Dressing down for charity at TAHS

Of what value are clothes anyway?
Critics of formal fashion warn that wolves come in sheep’s clothing and that only fools are duped by the Emperor’s new clothes. On the other hand, formal dress code advocates see at least some superficial truth in the adage that clothes “make the man.” Billionaire J.P. Morgan, for one, is said to have looked like a butcher in a Turkish bath, but with his three-piece suit, polished shoes and pocket watch he commanded respect.
While few would argue that the way we dress is unimportant, most agree that dressing down is a good idea whenever it comes to a good cause. That has been the credo of the Tyrone Area Education Association, which has gone casual over the past five years to raise over $18,000 for local charities and for individuals in need.
According to Dress Down Day organizer Laura Harris, “Dress Down Days encourage teachers and staff members to wear jeans twice a month in exchange for a two dollar donation to a predetermined charity.” Beneficiaries of these days include the Tyrone/Snyder Public Library, Tyrone food Bank, Tyrone Hospital Auxiliary and Care-Car Program, Tyrone Area Cooperative Ministries, Epworth Manor, Tyrone Arts Council and the American Cancer Society among others.
Harris stresses that dress down days are organized to help individuals in need — community members with loved ones recovering from serious accidents, house fires, or illnesses. She points also to future plans to expand beneficiaries throughout the county, state and nation to include causes like WFBG’s Christmas Carol Foundation, Big Brothers and Big Sisters, the Pennsylvania Humane Society, the American Red Cross and the American Heart Association.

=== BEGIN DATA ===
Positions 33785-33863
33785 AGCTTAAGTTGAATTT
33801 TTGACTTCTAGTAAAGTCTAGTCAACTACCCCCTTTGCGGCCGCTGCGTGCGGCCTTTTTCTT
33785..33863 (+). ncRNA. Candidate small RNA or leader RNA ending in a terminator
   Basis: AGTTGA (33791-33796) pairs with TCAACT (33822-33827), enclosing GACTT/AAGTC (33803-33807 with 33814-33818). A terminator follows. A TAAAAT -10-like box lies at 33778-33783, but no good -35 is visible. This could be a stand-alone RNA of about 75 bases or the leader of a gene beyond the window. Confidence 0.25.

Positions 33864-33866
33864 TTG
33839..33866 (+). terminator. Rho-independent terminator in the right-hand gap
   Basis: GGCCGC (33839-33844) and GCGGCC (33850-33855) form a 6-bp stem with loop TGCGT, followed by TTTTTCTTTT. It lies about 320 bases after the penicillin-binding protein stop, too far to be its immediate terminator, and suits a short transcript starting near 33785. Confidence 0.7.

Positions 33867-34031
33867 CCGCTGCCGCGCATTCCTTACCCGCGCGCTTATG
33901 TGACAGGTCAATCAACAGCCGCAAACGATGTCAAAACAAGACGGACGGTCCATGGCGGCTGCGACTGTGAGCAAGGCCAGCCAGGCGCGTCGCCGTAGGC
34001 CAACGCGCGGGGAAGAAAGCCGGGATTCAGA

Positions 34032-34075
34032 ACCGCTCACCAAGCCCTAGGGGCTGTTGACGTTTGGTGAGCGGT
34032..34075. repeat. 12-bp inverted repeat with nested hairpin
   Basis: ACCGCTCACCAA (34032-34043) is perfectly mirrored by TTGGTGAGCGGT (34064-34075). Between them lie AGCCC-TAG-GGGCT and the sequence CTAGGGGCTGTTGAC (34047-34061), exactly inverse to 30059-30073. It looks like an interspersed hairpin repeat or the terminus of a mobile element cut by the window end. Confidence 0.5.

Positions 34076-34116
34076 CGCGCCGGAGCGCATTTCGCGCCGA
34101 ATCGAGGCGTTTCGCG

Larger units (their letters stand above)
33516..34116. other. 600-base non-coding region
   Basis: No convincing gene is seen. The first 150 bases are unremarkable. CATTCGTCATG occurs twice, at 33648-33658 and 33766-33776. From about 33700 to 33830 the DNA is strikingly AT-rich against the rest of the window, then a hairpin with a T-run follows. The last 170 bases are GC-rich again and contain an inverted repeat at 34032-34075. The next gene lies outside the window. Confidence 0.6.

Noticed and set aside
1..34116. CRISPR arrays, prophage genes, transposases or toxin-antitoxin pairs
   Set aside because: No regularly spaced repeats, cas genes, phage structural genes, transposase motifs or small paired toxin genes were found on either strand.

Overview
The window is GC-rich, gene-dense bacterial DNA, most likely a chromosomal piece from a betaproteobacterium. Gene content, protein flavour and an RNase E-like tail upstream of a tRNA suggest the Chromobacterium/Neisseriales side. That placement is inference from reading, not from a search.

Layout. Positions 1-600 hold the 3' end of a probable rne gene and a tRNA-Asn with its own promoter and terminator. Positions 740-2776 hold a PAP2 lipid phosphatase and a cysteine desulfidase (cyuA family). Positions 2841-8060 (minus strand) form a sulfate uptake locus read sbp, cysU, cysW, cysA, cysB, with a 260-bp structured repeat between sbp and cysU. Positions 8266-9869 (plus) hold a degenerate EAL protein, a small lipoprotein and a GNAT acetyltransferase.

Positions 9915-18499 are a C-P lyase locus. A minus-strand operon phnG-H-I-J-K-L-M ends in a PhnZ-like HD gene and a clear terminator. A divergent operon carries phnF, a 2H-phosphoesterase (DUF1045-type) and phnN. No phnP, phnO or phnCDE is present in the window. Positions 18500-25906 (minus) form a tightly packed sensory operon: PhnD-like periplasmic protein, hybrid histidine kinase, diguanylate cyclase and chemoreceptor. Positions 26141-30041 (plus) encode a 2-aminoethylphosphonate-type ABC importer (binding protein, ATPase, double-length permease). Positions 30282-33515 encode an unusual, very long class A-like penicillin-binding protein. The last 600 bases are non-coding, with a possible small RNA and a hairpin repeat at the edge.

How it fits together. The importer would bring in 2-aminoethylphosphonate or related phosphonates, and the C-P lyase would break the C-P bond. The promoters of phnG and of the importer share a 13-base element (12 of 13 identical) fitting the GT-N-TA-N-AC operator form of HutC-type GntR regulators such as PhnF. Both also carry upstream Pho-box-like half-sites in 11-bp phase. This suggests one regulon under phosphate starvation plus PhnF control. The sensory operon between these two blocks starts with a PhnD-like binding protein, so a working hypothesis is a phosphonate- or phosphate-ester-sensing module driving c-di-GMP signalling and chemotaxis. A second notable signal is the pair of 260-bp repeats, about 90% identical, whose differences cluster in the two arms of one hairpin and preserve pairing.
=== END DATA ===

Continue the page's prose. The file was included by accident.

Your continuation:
“There are educational benefits to dressing down as well,” said English teacher Steve Everhart. “When people feel relaxed, they think more clearly and smile more readily. Both of these are intangibles that lead to more effective teaching. Fortune 500 companies as well as many local businesses latched on to this idea during the nineties. Take MeadWestvaco in nearby Alexandria, for example. There, ties are optional. Managers and supervisors wear jeans every Friday.”
Veteran Chemistry teacher Dan Albright concurs, “Students relate more readily to more experienced teachers if they appear less intimidating — and suits and ties intimidate a lot of teens. Dress down days help to bridge that generational gap in a small way.”
When itcomes to dress, it seems what’s good for business is a good for education. It’s not the vest but the heart behind it that counts. In case of the Tyrone Area Education Association, that heart is one that has given back to the community in measureable ways.